Similarly, if you have remote (fully or partly) employees working for the organization, your ability to find and retain talent or a very specific set of skills has just grown exponentially. The ability to work from home is a major benefit to many people in the workforce who strive to have a better work/life balance, with many of them willing to work for less money.

Social media and videoconferencing technology will continue to improve and become more affordable, offering not only more productive ways for your staff and volunteers to work and collaborate, but to potentially also expand your nonprofit’s services and programs to new ZIP codes. These developments have enormous mission and bottom line impact.

Lower cost of doing business will allow you to reinvest the difference in parts of the organization that need investing in — e.g., hire staff, pay for COVID-related expenses/facility modifications, pay off debts, and more.

7. More appreciation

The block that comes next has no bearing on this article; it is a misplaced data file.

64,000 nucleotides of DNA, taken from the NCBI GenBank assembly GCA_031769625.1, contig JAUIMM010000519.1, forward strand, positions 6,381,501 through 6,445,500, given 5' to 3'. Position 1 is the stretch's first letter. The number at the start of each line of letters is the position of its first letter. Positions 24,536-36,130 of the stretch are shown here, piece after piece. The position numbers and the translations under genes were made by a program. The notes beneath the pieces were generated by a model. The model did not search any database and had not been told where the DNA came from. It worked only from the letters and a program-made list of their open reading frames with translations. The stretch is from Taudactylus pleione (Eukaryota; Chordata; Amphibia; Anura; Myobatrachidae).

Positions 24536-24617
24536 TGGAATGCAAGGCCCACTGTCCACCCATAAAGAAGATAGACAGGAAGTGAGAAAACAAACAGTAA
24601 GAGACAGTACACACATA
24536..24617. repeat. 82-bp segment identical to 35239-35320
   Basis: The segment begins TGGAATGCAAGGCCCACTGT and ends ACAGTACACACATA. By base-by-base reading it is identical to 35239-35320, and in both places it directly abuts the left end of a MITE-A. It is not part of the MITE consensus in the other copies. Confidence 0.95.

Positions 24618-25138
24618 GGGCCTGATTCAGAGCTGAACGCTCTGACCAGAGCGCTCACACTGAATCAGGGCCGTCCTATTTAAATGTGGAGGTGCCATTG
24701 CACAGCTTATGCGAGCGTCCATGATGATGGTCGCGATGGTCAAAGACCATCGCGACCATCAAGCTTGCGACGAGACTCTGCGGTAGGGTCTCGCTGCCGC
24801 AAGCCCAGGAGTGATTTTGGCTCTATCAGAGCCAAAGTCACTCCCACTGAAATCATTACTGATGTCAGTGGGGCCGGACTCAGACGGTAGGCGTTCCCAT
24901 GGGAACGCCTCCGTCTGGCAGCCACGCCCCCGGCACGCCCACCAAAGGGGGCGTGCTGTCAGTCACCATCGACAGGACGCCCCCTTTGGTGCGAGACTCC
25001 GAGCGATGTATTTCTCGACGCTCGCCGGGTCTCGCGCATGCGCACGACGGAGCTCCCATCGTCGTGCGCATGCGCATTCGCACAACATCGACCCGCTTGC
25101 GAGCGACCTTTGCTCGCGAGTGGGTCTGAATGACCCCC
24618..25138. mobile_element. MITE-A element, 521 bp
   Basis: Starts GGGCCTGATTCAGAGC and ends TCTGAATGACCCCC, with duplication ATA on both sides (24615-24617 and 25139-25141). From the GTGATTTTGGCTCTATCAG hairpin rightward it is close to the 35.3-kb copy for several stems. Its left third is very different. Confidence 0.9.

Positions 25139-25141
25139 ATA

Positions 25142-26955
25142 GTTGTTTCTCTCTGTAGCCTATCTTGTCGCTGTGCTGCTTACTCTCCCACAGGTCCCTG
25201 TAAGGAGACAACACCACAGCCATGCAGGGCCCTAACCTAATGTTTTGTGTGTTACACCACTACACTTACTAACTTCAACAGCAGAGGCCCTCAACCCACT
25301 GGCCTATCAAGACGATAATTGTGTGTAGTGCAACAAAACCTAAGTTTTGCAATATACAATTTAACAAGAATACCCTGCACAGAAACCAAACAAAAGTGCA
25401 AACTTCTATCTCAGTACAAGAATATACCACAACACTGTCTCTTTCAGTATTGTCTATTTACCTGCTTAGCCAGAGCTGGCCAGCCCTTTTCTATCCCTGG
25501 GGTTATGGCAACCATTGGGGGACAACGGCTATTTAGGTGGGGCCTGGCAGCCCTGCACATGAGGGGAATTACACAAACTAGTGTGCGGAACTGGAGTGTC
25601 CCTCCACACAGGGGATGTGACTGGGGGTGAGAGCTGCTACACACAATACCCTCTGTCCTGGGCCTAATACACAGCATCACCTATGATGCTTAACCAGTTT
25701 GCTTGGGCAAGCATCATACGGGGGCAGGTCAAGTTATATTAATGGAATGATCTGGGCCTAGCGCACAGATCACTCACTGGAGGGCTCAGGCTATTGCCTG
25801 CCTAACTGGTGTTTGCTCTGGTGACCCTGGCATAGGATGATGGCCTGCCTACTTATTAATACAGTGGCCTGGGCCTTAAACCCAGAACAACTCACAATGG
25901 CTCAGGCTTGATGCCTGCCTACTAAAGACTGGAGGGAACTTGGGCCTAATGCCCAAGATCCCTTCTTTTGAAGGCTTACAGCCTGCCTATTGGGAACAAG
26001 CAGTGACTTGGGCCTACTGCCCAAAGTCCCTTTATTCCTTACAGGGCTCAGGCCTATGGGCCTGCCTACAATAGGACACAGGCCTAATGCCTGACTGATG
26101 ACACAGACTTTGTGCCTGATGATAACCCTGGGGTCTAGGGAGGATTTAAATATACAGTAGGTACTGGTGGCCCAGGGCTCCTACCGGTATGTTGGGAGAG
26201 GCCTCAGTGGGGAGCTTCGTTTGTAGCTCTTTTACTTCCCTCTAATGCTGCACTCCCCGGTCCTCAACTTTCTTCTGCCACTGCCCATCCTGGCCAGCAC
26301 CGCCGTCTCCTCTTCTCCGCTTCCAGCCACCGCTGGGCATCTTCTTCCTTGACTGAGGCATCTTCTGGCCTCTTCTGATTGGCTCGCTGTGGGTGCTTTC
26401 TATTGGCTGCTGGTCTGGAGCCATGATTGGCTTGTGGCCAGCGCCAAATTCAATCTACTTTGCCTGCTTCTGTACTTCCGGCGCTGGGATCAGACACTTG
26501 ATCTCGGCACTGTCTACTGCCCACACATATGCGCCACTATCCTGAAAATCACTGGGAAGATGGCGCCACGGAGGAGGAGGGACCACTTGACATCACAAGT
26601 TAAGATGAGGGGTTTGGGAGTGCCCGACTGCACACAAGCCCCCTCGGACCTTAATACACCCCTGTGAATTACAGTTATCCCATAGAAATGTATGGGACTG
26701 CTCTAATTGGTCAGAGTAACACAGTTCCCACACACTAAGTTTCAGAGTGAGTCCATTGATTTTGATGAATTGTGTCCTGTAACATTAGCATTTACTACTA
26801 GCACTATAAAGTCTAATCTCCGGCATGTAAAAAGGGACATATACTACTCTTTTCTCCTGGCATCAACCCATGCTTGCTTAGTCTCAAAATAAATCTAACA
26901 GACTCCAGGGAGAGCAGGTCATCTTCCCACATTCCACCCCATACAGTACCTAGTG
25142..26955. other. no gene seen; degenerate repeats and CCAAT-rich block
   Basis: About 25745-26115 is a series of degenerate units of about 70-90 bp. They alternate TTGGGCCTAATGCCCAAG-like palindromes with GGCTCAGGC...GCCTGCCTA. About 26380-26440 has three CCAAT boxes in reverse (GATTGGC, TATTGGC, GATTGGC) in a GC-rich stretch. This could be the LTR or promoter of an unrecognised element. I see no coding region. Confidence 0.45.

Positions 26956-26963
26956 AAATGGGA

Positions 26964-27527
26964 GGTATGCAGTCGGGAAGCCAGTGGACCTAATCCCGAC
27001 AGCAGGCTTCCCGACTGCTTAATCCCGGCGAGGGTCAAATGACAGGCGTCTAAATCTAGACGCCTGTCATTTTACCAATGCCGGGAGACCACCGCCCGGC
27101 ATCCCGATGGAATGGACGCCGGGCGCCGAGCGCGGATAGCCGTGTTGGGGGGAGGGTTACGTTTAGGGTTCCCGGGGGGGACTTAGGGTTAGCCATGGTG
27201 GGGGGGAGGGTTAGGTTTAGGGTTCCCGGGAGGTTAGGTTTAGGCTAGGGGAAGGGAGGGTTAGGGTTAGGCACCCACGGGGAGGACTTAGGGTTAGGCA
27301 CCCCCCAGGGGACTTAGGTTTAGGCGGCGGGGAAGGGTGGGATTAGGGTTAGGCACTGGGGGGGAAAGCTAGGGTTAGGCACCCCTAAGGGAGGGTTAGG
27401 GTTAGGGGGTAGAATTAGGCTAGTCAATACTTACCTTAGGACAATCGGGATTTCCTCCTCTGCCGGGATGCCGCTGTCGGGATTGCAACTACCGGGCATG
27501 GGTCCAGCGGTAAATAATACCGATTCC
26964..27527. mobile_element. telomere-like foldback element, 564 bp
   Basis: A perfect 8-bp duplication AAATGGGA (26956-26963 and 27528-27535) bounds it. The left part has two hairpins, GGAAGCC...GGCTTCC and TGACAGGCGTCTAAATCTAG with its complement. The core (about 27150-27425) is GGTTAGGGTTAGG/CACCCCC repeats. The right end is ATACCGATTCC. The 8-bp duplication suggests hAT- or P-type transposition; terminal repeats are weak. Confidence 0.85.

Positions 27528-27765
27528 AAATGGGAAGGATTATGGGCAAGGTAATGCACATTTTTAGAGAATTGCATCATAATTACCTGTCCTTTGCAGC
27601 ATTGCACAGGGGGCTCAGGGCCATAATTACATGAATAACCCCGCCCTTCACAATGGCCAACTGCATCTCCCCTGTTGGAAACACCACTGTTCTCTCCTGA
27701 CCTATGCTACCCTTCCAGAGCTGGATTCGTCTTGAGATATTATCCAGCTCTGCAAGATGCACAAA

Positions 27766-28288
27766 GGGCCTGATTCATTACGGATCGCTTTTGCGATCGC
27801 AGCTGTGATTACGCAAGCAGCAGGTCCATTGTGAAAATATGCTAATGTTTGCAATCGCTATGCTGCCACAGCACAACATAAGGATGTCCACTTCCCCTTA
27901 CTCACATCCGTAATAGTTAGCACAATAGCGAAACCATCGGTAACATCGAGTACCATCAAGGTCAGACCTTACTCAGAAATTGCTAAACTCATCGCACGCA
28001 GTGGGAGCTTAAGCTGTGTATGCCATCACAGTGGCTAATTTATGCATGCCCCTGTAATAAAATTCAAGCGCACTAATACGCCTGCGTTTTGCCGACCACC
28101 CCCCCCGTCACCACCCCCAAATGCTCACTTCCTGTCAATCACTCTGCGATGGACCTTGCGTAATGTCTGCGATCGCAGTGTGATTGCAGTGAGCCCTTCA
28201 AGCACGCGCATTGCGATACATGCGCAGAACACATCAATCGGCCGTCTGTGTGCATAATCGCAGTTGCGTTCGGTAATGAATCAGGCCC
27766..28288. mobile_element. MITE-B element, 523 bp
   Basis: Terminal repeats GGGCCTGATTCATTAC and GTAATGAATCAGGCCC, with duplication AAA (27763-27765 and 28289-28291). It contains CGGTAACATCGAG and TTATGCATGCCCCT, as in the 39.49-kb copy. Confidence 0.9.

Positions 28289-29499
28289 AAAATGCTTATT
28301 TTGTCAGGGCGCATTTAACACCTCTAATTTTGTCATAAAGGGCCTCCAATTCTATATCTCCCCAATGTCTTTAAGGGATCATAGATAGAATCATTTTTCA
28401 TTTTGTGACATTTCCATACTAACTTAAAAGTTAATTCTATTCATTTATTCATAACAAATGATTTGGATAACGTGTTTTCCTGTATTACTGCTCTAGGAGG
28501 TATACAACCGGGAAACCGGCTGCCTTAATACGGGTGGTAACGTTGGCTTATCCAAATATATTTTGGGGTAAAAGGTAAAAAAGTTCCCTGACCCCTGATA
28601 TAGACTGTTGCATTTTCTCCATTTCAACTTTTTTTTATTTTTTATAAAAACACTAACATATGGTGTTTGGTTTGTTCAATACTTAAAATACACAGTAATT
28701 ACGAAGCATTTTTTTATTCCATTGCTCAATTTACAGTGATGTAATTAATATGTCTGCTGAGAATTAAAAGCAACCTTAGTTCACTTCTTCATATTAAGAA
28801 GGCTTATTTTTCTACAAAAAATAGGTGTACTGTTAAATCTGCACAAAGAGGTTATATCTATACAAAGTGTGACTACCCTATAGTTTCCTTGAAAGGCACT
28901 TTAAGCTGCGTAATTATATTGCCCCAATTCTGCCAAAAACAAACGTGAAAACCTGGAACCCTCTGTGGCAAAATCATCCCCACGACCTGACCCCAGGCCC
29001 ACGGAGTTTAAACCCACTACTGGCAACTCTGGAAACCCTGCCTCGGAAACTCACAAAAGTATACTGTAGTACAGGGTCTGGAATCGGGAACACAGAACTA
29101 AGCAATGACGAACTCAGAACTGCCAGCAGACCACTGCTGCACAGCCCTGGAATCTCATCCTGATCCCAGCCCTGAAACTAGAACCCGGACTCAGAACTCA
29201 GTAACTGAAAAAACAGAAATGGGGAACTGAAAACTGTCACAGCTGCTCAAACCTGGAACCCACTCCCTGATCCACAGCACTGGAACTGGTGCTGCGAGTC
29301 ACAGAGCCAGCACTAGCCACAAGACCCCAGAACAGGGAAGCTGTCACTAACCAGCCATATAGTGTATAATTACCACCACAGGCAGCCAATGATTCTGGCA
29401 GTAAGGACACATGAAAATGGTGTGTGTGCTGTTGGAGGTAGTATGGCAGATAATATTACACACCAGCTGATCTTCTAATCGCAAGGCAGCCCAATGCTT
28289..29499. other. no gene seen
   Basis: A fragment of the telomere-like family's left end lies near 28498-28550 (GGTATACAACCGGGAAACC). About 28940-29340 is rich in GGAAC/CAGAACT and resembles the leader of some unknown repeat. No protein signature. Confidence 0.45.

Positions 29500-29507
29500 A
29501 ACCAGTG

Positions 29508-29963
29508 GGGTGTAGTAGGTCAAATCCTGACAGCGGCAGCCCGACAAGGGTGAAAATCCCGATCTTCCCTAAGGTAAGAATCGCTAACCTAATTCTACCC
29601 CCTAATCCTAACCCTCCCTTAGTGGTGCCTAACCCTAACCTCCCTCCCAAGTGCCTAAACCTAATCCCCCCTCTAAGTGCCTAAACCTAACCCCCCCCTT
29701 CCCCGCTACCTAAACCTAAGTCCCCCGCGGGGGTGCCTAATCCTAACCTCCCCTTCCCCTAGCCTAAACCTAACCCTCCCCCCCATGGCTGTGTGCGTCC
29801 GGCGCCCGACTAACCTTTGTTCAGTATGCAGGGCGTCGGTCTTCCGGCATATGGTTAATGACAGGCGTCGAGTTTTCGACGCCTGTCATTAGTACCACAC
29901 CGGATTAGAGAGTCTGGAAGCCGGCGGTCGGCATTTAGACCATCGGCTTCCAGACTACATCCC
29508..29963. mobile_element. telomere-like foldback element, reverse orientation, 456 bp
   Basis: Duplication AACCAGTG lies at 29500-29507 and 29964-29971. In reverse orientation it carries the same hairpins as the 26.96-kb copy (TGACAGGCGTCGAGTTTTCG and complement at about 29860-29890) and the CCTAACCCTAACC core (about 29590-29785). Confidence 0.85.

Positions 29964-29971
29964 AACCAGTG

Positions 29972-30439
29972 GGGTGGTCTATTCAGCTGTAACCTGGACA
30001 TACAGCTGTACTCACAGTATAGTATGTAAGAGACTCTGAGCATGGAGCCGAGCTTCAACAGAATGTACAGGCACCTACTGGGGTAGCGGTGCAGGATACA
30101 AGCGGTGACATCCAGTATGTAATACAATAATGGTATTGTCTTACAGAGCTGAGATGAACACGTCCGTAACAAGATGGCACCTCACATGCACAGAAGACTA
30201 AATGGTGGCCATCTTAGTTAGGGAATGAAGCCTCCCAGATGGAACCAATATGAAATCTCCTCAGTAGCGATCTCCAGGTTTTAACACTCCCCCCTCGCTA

All around. For the work you do and for the basic things like hugging, being together (and not being together), sending your kids to camp, having friends over for dinner, having a playdate, and so much more we took for granted only a year ago. Our job is to enjoy it, and take advantage (in a good way) of this newly found appreciation, and find a way not to lose it.

So, to go back to the beginning, while no one can predict the future, it’s up to you and your leadership to design the future you want to see and then work toward it. Don’t just wait for the future to happen to you — be proactive now about shaping it.

With deep appreciation for your work.

Natasha Dresner is an organizational development consultant and mentor with JCamp180, a program of the Harold Grinspoon Foundation in Agawam. She can be reached at Natasha@hgf.org.